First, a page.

On the campaign trail, you claim to know how to create American jobs, but as a corporate raider, you made your fortune shipping American jobs to countries like Mexico, India and China. Under your leadership, Bain Capital invested in and owned companies that were pioneers in sending middle-class jobs overseas so wealthy investors could profit. That’s not what
Pennsylvania families are looking for in a president, especially during a time of economic recovery.

Even worse, your tendency to ship American jobs overseas didn’t end when you left the private sector. As governor, you did the same thing, sending state call center jobs to India and vetoing a bill that would have prohibited state jobs from going overseas.

Governor Romney, you suggest that your “business experience” gives you special insight into the economy. But our cities can’t afford your real business experience in shipping our jobs to other countries.

Thanks to President Obama’s leadership, we are seeing jobs coming back to our cities after years of watching them get shipped away. We’ve seen more than two consecutive years of private-sector job growth, and American manufacturing is growing again for the first time in more than 10 years. This is the progress we must continue – putting the American middle class back to work. President Obama has a plan to do that. Where’s your jobs plan, Governor Romney?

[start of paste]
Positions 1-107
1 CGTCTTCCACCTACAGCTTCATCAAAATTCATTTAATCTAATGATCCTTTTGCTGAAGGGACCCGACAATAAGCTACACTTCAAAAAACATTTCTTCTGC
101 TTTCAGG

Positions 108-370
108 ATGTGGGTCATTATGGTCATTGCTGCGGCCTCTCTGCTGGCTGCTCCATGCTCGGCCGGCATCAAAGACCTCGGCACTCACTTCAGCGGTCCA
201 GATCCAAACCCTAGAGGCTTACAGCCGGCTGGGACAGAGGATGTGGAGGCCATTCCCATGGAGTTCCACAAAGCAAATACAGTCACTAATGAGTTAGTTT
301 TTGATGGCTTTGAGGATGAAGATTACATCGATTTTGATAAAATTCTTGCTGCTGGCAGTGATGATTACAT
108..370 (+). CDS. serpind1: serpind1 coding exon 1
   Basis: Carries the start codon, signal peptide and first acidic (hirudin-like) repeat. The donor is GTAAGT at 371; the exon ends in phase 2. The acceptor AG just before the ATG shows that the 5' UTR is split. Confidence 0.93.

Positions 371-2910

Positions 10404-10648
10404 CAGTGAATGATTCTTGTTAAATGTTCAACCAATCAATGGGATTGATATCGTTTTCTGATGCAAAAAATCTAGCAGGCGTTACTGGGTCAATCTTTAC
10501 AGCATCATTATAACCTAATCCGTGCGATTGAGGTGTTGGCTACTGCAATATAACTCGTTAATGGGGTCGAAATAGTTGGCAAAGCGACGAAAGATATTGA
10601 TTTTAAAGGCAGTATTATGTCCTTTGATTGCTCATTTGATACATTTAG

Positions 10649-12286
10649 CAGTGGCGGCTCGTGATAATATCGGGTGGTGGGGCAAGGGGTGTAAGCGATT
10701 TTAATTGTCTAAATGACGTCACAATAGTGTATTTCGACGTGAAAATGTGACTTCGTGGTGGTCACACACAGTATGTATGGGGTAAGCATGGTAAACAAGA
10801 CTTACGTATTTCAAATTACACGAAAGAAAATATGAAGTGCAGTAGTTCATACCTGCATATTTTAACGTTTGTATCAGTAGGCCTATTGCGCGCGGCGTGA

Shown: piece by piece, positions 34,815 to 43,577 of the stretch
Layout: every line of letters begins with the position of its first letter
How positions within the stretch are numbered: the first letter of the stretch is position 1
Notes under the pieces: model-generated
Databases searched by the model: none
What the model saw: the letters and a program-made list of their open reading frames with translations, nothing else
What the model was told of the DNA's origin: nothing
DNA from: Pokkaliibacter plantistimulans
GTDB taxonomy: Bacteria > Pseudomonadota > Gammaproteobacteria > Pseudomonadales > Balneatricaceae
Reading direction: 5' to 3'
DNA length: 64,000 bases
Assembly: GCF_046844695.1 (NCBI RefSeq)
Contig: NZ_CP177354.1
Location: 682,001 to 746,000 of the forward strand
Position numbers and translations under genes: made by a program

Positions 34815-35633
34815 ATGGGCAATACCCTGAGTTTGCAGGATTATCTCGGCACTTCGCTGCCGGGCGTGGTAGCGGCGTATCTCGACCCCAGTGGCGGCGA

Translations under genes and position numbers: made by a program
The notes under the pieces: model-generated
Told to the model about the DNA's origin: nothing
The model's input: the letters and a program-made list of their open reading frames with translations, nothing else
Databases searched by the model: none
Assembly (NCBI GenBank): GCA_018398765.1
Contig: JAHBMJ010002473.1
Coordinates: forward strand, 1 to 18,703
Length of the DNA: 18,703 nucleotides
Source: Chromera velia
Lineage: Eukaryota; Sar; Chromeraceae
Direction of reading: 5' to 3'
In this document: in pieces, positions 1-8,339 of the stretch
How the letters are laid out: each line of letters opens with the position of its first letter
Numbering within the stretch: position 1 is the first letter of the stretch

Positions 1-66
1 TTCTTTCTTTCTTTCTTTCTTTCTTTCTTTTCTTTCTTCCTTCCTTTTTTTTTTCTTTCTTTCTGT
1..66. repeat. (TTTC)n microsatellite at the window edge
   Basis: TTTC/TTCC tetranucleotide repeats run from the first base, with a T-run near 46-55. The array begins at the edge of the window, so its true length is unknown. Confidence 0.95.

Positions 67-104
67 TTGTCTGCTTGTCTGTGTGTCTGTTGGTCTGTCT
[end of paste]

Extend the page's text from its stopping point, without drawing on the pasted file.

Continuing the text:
One of the only plans you detail would eliminate all taxes on companies’ foreign profits, giving companies more incentive to send American jobs to other countries. Instead of closing corporate loopholes or giving tax breaks to companies that keep jobs here at home – as President Obama has proposed to do – your policies would eliminate American jobs and weaken middle-class security.

In President Obama, Pennsylvanians have a leader who has repeatedly proven his commitment to protecting American jobs, investing in an economy built to last and moving America forward. Governor Romney, it seems like you only want to take us backward and encourage companies to ship Pennsylvania jobs overseas.

No political spin can obscure your record, Governor Romney. We urge you to reconsider your plan to help companies send American jobs overseas and instead focus on job creation here at home. Our five cities – and the rest of Pennsylvania – can’t afford your policies of the past that will only jeopardize our economic recovery


Mayor Michael Nutter, Philadelphia
Mayor Luke Ravenstahl, Pittsburgh
Mayor Ed Pawlowski, Allentown
Mayor Joe Sinnott, Erie
Mayor Vaughn Spencer, Reading

One Response

  1. Dear Mayor Nutter,

    Didn’t you outsource a large portion of the $68 million South Street Bridge project by purchasing a large portion of materials from china? I bet a lot more American jobs could have been created had you chosen to buy American.

    I’m glad you saved a few bucks on the project but I don’t think you have much credibility on this matter.